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Taylor, 1920

ex-SC-153


Builder: Gibbs Gas Engine, Jacksonville, FL

To USCG: 22 November 1919

Commissioned: 16 May 1920

Decommissioned: 19 August 1921

Disposition: Sold 11 December 1925

Hull:

Displacement (tons)- 75 tons

Length- 110' oa

Beam- 14' 8.75"

Draft- 5' 11"

Machinery

Main Engines- 3 standard 6-cylinder gasoline engines

SHP-660

Propellers- three

Armament-1 1-pdr.


Design & Service:

The submarine-chaser construction program of World War I resulted in construction of 440 vessels, all of which were completed by February 1919.  To free steel supplies for larger vessels, all of these vessels were built of wood in various small shipyards.  Two-hundred twenty-one of these vessels were sent to Europe, but the rest were parceled out for other uses after the Armistice.  The majority of the Coast Guard vessels had short service lives because they were not economical to operate or maintain.  Many of these vessels were named for members of the torpedoed USCGC Tampa, lost during World War I.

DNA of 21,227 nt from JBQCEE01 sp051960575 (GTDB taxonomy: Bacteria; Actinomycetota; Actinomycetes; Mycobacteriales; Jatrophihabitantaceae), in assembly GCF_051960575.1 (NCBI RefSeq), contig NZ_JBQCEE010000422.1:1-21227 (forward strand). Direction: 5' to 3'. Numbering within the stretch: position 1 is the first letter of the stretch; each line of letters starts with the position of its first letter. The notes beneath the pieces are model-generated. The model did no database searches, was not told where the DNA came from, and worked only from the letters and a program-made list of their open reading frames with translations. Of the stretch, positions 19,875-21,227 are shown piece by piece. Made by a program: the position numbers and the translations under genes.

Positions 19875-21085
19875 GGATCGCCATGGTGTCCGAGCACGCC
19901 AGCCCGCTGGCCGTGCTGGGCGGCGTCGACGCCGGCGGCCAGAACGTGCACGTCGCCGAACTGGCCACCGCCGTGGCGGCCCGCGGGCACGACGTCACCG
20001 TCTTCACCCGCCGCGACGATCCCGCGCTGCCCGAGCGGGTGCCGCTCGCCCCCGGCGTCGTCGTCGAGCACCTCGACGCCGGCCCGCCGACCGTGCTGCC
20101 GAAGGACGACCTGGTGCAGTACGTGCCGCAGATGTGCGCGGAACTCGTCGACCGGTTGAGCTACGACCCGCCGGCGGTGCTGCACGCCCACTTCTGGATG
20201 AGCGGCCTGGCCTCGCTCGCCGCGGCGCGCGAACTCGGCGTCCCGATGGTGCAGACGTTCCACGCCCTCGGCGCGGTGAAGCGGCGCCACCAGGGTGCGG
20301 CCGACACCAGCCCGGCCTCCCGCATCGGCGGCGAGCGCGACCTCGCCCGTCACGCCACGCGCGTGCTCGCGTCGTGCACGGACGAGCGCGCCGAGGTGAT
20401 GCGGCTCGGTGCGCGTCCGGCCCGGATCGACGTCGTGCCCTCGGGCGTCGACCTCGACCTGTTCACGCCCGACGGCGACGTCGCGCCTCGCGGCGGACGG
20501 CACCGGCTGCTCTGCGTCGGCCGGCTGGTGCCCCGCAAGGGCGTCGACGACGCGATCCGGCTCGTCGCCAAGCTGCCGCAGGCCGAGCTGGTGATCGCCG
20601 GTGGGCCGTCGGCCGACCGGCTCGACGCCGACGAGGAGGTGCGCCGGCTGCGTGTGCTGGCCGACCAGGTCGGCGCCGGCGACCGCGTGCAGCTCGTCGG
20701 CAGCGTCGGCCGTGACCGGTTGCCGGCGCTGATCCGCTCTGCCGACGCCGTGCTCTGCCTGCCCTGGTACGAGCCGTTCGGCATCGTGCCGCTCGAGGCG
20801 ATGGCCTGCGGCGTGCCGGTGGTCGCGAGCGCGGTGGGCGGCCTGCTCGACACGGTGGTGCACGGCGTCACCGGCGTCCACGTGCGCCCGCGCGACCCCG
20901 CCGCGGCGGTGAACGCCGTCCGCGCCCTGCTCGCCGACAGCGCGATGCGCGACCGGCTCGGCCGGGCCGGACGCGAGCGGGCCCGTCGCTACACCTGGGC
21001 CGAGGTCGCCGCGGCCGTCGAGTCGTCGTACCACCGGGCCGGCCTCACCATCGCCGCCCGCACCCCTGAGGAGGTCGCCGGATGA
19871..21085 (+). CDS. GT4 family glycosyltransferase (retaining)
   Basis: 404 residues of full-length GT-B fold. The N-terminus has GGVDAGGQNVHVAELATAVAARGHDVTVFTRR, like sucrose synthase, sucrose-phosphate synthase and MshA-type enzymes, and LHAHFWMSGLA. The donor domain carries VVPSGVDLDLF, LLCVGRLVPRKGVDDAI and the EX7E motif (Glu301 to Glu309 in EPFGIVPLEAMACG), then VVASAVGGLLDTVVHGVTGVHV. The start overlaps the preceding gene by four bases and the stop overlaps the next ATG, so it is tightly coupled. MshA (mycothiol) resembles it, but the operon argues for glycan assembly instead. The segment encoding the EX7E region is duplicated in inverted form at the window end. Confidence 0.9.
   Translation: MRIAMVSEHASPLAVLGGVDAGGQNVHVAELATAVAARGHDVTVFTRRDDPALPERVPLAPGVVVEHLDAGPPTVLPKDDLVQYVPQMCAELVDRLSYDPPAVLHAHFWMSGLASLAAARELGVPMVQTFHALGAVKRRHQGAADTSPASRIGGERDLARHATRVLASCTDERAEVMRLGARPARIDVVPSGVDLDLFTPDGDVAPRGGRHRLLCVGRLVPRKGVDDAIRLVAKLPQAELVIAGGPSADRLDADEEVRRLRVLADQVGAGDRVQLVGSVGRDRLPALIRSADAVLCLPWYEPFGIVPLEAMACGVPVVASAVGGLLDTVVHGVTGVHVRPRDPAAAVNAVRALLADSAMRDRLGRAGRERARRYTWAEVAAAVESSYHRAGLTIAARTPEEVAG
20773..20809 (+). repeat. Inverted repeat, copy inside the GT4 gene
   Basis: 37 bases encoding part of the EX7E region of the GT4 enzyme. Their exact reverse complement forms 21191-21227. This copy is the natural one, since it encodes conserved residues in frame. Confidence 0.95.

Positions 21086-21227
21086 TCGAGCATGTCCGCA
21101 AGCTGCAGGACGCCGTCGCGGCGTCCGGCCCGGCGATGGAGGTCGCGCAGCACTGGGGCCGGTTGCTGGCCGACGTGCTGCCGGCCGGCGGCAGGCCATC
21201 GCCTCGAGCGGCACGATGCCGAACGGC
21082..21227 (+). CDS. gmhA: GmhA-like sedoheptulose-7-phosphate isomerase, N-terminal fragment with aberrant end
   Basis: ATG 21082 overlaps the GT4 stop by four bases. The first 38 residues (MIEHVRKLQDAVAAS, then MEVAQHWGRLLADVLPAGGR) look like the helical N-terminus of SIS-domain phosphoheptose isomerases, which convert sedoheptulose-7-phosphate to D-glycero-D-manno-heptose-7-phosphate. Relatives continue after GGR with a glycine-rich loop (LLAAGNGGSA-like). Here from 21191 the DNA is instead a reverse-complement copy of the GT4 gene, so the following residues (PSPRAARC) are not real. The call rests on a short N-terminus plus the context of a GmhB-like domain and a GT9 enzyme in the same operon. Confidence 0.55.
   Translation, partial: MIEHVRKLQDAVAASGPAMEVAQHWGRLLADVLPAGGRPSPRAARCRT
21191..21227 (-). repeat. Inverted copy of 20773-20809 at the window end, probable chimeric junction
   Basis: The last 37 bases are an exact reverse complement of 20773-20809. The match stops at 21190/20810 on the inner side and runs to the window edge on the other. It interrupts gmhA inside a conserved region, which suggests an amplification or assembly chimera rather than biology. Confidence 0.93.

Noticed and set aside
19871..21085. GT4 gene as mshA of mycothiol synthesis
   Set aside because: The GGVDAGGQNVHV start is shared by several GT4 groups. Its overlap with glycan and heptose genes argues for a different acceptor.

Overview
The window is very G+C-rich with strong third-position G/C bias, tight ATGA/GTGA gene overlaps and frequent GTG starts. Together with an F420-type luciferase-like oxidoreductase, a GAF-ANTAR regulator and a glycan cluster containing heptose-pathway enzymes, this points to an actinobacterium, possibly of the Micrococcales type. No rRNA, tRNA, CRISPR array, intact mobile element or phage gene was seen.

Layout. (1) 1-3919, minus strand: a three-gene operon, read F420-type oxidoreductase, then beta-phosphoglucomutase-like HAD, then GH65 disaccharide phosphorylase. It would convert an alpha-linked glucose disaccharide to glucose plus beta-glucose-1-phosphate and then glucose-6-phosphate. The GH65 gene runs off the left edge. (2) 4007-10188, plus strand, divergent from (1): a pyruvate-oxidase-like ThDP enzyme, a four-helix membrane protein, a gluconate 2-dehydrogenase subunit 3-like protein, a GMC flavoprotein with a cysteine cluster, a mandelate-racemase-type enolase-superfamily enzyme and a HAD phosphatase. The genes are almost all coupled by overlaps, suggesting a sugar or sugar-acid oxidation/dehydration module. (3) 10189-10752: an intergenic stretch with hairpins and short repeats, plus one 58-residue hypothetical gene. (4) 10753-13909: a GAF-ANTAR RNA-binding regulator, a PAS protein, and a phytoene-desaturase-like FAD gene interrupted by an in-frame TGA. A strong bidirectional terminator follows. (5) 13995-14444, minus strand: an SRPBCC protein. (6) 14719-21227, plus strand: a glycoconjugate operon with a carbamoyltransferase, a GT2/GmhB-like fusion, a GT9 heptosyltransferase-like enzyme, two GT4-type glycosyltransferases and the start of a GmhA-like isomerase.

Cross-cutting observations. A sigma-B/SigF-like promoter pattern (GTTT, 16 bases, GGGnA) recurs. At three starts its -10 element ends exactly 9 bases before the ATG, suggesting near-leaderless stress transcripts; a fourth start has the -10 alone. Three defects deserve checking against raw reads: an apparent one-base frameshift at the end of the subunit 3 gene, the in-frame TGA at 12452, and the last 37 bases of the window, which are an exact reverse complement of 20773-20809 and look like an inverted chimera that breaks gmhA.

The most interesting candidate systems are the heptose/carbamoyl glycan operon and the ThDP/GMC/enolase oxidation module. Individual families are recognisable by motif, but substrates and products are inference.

Commissioned 16 May 1920 and decommissioned 19 August 1921, she was loaned to the Prohibition Commissioner in 1922 and later returned.


Sources:

Donald Canney.  U.S. Coast Guard and Revenue Cutters, 1790-1935.  Annapolis, MD: Naval Institute Press, 1995.

U.S. Coast Guard.  Record of Movements: Vessels of the United States Coast Guard: 1790 - December 31, 1933.  Washington, DC: U.S. Government Printing Office, 1934; 1989 (reprint).


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Last Modified 11/17/2014